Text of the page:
52. Hug your partner, friend, or pet for 30 seconds. Speak sweet affirmations to them.

53. Pause to leave a thoughtful, positive comment on a friend’s Instagram share. Direct messaging works, too.

54. If you’re wearing or using something you particularly love, email or tag the brand to thank them for their work. Do this especially for independent artists and makers.

55. Tell your partner what you most want to hear from them today. And then say it to yourself as well.

“If you’re wearing or using something you particularly love, email or tag the brand to thank them.”

56. Say “no” when your schedule is hectic or when you’re feeling close to burnout. Respect your calendar and take an evening for yourself every once in a while. Don’t be afraid to make plans weeks out in advance.

57. Tell your co-workers or team that you are thankful for their work. Thank your barista for making you a delightful cup of coffee and your mail carrier for delivering your package. Just thank someone.

58. When you are prompted to pass judgment on someone, especially in conversation with others, ask yourself if there’s another perspective to consider. Think twice before engaging in gossip.

59. Inform yourself about slurs and ableist language. Find alternatives for those words and phrases. Embrace it as an opportunity to do better, to learn, to grow.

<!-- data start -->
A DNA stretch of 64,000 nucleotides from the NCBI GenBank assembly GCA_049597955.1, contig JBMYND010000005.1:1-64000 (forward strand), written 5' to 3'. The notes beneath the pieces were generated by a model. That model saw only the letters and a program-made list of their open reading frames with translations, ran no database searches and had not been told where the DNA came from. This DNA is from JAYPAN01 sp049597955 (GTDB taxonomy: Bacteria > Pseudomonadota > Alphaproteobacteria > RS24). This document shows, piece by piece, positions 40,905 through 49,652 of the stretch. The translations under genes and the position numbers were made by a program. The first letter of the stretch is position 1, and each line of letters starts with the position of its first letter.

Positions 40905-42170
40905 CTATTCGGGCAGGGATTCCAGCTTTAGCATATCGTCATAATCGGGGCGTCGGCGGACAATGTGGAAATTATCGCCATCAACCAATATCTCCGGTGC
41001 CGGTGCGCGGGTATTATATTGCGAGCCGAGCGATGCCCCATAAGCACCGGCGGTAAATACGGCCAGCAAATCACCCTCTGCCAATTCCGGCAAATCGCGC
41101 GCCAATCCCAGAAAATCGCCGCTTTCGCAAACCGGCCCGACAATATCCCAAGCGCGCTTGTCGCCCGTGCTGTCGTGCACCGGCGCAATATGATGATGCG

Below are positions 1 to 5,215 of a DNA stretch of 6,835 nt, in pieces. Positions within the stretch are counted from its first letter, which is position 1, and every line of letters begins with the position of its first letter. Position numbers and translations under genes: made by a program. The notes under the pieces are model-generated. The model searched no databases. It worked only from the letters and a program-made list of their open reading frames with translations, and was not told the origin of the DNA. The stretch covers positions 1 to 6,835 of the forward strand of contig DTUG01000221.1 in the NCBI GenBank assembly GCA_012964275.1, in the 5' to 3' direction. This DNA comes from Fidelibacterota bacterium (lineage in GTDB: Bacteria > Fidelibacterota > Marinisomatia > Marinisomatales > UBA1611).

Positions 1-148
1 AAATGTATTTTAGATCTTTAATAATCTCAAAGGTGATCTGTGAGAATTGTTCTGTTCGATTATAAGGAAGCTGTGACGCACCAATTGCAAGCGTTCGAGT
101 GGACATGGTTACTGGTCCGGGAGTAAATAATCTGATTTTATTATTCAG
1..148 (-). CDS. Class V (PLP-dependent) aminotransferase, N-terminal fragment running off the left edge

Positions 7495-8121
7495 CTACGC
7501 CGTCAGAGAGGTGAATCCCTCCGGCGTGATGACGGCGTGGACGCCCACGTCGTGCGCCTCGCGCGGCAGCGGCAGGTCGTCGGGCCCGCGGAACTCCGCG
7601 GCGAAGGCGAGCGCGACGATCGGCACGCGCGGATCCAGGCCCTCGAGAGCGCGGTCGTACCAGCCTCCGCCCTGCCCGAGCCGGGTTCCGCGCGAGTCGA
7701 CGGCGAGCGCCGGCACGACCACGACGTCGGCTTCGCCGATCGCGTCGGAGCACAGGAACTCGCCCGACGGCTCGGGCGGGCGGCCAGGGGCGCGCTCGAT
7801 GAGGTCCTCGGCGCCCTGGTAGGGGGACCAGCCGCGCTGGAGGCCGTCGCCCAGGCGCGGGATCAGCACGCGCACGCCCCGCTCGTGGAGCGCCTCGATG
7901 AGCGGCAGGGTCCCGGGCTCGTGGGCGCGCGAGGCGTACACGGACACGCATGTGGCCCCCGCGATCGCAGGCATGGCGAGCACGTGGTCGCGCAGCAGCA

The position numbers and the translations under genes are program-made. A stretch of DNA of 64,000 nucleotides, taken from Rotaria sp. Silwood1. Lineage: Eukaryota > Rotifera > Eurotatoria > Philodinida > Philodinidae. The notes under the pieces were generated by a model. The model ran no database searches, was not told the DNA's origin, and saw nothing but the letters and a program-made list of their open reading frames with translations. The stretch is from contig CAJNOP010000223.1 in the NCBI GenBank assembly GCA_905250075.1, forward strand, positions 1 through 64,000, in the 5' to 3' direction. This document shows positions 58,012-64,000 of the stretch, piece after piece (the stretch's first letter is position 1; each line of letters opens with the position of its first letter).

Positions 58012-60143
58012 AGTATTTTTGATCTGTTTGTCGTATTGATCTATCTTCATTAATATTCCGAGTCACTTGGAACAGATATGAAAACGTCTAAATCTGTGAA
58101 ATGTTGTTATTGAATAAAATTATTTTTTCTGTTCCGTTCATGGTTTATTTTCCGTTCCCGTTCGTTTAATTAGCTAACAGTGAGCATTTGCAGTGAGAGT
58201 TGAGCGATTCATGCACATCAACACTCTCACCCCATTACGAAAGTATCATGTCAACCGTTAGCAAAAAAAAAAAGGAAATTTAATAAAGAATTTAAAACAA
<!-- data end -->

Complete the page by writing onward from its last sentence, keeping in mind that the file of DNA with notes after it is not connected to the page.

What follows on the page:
60. Make eye contact with people you are speaking with.

61. Pause for something silly—text a gif to a friend, tell your partner a joke, or dance it out in your kitchen. Embrace lightheartedness, even if just for a moment.

62. Practice mindfulness with your kids through play, or take a moment to ask them what the happiest moment of their day was.

“Make eye contact with people you are speaking with.”

63. Instead of asking the same old “how are you?”, ask someone, “what was the best part of your day?” or one of these other questions. Resist the automatic.

64. Practice mindful listening.

65. If you experience overwhelm or stress because of customers or co-workers, practice loving-kindness meditation. Remind yourself to act from a place of love—whether it’s when you respond or how you remove yourself from difficult people.

66. Be direct about your needs. Invite others to be direct with you. There is mindfulness in clarity and direction.

Mindfulness Alone—With Tech

67. Set reminders on your phone to check in on your hydration throughout the day. Take a moment to fill your water bottle, take a sip, and breathe deeply.

68. Turn off push notifications and badges on your phone. (Except your hydration check-ins!)

69. Schedule your media consumption in advance. Are you in the middle of re-watching “The Office”? Put one or two episodes on the calendar for the evening to avoid the endless Netflix spiral.